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Simple vs. Complex Carbohydrates

While most people have heard that complex carbohydrates are better for you than simple carbohydrates, you might ask what is  the difference between the two, and why the differences between simple and complex carbohydrates affects your health?

There are three types of carbohydrates: sugars, starches and fibre.

Starches and sugars provide the body with its main source of energy (glucose), some readily available and some when broken down in the body.

All carbohydrates are comprised of carbon, oxygen and hydrogen which are organised into single units.  Sugars have one or two single units and are “simple carbohydrates,” while starches and fibres have multiple numbers of these units, making them “complex”.


Simple Carbohydrates

Sugars (simple) occur naturally in foods or can be added into foods, your body can’t distinguish between the natural or added.

Simple carbohydrates include glucose, fructose and galactose (monosaccharides, one-unit sugars), these can be absorbed directly and don’t require further breakdown from enzymes. Unlike the disaccharides (two-unit sugars) and polysaccharides (many-unit sugars). Table sugar however, which is sucrose (a two-unit sugar) belongs to a larger group of sugars which are also known as simple carbohydrates.


When two monosaccharides chemically combine they form disaccharides to create one of the following:

  • Lactose = glucose + galactose. Lactose is a natural sugar, and it can be found in milk and other dairy products.
  • Sucrose = glucose + fructose. Sucrose which is table sugar, occurs naturally in several fruits, grains and vegetables.
  • Maltose = glucose + glucose. Maltose forms naturally when starches break down from complex carbohydrates into simple sugars.


Complex Carbohydrates

Both fibre and starch are complex carbohydrates (polysaccharides), meaning they are made up of many units of sugar and assembled into a long chain. Plant foods, including grains, potatoes and legumes, contain starches.

Sugars and starches are broken down (digested) by your body into simple sugars (one-unit sugars, monosaccharides). So they can be absorbed in your bloodstream and then transported to your cells and converted to energy.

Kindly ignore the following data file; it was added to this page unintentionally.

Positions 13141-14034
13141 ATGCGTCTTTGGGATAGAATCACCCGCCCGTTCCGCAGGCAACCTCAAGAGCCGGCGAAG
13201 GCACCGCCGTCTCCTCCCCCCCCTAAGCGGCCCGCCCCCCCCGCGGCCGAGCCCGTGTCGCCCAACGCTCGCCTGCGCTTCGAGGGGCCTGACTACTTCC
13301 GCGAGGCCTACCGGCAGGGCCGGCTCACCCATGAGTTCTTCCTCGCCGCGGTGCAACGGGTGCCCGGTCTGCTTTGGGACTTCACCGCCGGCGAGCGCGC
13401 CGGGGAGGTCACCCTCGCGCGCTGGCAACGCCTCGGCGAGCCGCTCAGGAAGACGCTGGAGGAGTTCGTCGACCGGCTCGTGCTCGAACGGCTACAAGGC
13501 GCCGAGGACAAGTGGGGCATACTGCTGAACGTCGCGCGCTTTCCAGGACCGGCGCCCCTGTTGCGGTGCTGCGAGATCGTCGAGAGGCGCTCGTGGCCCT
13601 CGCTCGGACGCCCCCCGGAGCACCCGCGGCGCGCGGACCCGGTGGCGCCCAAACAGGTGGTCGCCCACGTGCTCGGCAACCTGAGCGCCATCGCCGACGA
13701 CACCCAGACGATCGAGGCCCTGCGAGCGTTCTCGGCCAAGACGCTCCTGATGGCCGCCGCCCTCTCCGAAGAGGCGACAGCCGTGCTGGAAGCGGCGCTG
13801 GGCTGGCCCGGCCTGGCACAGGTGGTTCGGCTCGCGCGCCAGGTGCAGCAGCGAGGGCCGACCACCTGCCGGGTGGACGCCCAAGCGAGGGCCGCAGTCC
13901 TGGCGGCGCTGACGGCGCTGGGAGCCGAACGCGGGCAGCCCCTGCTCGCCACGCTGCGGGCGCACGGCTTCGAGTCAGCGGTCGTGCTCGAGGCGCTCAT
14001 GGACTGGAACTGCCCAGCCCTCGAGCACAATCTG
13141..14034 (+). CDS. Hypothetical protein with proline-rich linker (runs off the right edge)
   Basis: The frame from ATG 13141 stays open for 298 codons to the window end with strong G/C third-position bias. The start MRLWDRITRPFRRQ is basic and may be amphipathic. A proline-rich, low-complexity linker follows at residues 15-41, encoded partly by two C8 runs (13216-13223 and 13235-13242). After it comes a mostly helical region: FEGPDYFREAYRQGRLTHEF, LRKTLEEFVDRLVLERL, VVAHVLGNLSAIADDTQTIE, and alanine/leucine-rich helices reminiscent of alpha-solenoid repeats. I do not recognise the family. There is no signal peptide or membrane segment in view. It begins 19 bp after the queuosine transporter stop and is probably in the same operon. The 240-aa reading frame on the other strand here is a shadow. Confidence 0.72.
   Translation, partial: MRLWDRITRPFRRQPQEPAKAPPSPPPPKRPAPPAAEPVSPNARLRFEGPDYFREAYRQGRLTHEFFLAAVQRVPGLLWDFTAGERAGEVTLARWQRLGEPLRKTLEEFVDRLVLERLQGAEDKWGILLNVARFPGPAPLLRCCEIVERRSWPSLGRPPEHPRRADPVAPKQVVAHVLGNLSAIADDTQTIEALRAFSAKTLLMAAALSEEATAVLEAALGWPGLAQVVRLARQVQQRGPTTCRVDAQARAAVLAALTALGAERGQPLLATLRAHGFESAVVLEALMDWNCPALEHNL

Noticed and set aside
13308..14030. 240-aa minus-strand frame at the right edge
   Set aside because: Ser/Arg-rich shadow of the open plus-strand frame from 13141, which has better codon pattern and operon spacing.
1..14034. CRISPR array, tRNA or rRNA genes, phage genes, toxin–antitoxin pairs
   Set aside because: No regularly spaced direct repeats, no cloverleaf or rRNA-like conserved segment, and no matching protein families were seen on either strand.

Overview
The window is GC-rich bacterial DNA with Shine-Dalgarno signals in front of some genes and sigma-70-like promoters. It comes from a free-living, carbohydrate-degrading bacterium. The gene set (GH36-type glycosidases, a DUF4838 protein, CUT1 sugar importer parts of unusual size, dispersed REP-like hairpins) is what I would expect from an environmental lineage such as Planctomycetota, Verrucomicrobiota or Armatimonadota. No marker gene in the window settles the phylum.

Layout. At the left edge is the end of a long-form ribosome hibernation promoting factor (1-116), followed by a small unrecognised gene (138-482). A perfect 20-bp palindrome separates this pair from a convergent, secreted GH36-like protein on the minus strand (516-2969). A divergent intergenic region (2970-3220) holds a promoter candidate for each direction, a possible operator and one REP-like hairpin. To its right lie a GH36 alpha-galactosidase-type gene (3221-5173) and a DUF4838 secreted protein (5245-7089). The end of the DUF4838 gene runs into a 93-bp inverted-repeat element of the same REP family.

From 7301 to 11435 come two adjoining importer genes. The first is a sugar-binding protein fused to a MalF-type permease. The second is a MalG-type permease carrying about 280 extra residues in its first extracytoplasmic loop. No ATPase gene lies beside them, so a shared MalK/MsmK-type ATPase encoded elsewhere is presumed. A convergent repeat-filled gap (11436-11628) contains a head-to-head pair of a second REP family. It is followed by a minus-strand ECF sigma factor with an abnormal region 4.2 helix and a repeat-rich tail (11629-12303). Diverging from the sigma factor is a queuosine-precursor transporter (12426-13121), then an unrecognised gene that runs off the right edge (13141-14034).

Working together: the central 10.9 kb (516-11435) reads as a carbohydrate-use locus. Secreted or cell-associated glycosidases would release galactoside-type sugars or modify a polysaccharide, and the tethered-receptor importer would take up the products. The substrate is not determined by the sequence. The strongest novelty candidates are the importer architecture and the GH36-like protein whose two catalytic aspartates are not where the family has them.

Fibre isn’t completely broken down in your digestive tract, and some of it remains whole in your body because you lack the enzymes to break it down. This actually confers numerous health benefits.


What’s the Difference?

With respect to your health, the difference is where the sugar comes from. While your body can’t distinguish the difference between the source of sugar once it’s broken down and absorbed, the food from which the sugar originated has a huge impact on your overall health. This is due to the nature other nutrients that may be in the food you consumed.

Since complex carbohydrates come from plant-based foods, we know that those foods also contain lots of beneficial nutrients, including vitamins, minerals and antioxidants.

The complex carbs are broken down into simple sugars. However, some simple sugars that are added to foods don’t give you any beneficial nutrients. For example, fructose can be found in candies, soda, and other sweets lacking in health-promoting nutrients, but is also present in fruit.

Fructose is added to soft drinks and to sweets, even though fruit contains fructose, fruit is obviously a healthier choice because it’s not solely made up of simple carbohydrates — it also contains fibre, vitamins and antioxidants.

The fibre in the fruit helps slow down the digestion of carbs, and this is why your blood sugar doesn’t spike as much after eating fibre-filled fruit as it does when you drink down a soft drinks or chocolate bar.

Vegetables and grains also contain some simple sugars in addition to their starches, mostly in the form of sucrose, but they also give you a large dose of vitamins, minerals and antioxidants too.

The Bottom Line

When given the option, you should choose complex carbohydrates, such as those found in vegetables, whole grains and legumes, more often than simple carbohydrates. Not only will complex carbohydrates provide a more steady supply of energy and cause a less dramatic increase in your blood glucose levels, the foods in which complex carbs are found also provide a plethora of beneficial nutrients.